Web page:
Court: United States District Court for the District of Oregon, Portland Division
Case Name: Powell v. Adlerhorst International, Inc.
Citation: 2015 U.S. Dist. LEXIS 151544
The plaintiff, a police officer, was bitten by a dog that had been sold to the police by the defendant, a company that provides service dogs to the police. The plaintiff filed a negligence claim against the defendant alleging that the dog was overly aggressive and not fit to be trained for police service. He retained the services of a dog expert to testify on his behalf. The defendant subsequently challenged the dog expert’s testimony.
The Dog Expert
The plaintiff retained an animal behavior expert witness. He obtained his doctorate in animal behavior from the University of Leicester in 1975 and subsequently worked at the University of Birmingham and the Brain Research Institute at the University of California, Los Angeles. The expert later went into private practice and worked as an applied animal behaviorist. The expert has worked on thousands of cases dealing with behavioral problems in dogs and cats. The expert ran a dog training course for 25+ years and examined hundreds of canines in compliance with the standards set forth by the Canine Good Citizen organization’s testing program and the American Kennel Club. The expert also had extensive experience testifying as a dog expert witness in numerous civil and criminal litigation involving animal behavior. He has been retained by attorneys as a dog bite expert witness on both the plaintiff and defense sides.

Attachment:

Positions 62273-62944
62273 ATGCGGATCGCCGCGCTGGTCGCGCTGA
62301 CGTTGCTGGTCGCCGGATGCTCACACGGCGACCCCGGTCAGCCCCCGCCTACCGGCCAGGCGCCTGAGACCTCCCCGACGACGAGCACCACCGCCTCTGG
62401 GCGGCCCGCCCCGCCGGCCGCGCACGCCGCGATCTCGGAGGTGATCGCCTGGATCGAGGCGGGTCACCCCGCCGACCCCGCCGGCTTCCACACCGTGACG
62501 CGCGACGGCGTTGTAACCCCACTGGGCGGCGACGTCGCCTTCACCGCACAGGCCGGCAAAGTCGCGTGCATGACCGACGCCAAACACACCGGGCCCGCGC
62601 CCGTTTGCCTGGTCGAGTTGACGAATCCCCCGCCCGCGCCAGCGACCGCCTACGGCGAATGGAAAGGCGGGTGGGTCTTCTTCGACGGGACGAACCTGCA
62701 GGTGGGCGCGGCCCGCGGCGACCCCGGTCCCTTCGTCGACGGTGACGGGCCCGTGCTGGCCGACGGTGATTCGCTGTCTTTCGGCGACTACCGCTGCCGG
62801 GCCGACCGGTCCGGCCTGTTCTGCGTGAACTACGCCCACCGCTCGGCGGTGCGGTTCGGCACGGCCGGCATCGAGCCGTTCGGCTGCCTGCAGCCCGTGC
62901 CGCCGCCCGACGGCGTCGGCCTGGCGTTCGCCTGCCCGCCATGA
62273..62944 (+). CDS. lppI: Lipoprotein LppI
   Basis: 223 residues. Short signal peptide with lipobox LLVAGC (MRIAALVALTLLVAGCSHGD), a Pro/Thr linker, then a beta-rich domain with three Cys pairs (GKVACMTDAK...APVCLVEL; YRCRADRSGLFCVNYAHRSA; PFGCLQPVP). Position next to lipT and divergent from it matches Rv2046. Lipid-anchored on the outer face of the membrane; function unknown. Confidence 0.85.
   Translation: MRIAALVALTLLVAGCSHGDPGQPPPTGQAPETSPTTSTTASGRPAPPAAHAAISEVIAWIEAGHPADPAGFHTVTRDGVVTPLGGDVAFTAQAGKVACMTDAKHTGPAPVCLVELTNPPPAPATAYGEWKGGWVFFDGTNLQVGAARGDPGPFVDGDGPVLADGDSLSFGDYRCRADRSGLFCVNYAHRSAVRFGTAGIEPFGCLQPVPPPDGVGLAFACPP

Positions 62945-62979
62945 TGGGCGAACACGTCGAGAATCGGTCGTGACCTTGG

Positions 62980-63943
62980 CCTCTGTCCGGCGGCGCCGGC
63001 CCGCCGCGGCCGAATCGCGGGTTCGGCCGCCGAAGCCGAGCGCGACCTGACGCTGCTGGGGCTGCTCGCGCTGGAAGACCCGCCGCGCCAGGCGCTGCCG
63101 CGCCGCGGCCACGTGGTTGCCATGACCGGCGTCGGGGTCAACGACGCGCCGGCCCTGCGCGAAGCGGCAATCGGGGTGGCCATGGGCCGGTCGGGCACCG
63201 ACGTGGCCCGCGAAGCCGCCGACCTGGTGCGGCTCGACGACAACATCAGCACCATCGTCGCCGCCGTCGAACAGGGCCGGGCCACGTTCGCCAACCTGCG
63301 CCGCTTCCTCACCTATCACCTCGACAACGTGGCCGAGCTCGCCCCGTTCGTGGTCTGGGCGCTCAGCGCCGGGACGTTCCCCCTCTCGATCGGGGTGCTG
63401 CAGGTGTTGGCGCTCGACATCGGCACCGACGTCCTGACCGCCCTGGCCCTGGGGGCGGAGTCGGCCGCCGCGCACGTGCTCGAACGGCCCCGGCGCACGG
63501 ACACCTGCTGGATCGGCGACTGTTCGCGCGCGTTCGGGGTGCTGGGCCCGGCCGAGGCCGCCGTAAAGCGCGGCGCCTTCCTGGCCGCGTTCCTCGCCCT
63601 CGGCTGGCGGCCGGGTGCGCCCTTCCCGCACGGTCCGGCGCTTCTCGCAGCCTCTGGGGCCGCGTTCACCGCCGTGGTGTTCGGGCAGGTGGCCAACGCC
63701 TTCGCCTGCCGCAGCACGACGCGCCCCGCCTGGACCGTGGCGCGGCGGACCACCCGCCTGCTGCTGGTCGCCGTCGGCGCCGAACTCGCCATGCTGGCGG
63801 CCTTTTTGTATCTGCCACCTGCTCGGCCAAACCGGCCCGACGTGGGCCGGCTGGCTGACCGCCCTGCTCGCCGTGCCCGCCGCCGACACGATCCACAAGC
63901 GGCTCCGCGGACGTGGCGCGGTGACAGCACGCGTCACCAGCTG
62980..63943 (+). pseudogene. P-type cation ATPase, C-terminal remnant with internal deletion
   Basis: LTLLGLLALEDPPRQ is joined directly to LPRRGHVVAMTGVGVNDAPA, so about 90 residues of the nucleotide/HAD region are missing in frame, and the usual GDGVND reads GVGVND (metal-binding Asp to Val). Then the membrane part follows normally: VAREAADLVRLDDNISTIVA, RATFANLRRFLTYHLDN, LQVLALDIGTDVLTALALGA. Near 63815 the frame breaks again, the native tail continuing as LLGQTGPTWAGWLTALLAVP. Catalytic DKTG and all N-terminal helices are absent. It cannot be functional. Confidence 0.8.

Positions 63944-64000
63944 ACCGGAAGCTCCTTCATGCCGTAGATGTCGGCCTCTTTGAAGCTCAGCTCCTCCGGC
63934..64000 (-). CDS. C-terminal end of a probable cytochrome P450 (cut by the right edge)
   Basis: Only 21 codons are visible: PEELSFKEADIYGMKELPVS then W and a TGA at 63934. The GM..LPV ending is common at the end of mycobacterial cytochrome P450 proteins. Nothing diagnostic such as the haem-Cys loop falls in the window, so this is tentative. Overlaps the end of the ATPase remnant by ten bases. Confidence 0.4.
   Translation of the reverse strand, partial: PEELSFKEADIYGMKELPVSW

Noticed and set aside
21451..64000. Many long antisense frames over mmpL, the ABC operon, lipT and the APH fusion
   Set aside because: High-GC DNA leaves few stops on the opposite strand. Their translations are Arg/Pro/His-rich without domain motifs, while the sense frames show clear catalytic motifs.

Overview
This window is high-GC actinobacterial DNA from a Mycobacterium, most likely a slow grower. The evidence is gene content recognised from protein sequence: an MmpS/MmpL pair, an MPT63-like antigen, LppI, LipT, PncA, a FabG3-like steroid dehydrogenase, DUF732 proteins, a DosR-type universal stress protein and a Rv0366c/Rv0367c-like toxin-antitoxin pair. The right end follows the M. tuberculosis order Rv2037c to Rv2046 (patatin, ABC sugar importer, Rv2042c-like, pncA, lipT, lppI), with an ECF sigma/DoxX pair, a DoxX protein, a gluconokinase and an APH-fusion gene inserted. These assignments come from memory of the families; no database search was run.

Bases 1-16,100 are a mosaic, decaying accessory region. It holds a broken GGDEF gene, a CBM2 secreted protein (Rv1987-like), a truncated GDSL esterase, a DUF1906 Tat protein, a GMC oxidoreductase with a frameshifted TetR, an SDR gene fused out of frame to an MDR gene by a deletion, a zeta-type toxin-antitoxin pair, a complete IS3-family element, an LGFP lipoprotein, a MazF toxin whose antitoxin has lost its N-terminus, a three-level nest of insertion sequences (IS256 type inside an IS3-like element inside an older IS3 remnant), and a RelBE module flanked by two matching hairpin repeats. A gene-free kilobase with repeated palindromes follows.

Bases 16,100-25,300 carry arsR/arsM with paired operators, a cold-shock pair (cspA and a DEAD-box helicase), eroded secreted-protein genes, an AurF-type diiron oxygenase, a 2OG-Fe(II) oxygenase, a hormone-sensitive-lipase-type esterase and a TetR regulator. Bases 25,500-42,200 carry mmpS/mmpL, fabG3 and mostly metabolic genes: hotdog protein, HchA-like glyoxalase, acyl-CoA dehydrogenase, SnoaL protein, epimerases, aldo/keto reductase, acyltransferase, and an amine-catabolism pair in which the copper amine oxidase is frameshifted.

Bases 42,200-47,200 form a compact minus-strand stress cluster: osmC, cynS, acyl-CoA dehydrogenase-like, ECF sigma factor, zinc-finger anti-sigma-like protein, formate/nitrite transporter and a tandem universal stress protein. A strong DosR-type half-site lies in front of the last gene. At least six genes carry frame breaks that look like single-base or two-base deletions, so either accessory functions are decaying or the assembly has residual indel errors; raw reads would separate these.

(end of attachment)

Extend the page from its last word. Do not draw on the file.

The court noted that the dog expert’s opinion included testimony drawn from the materials that he had reviewed. These materials indicated that the canine was unnecessarily aggressive and not fit to be sold to the City nor to be trained as a service dog. The court believed that the dog expert’s opinion was clearly relevant, as it addressed one of the elements that the defendant was seeking to prove in his claim of negligence.
The court found that the dog expert witness’s opinion was reliable as well because it was based on his review of the selection procedure and the temperament testing that the defendant had performed on the dog. This review had led the expert to determine that the defendant’s method was not a reliable or valid way to determine whether the dog had an aggressive nature or whether it was fit for police service. The court rejected the defendant’s argument that the dog expert had not examined the dog himself, holding that the expert’s review of video footage of the dog’s behavior was sufficiently reliable according to standards set by Daubert.
The defendant’s motion to exclude the testimony of the dog expert witness was denied.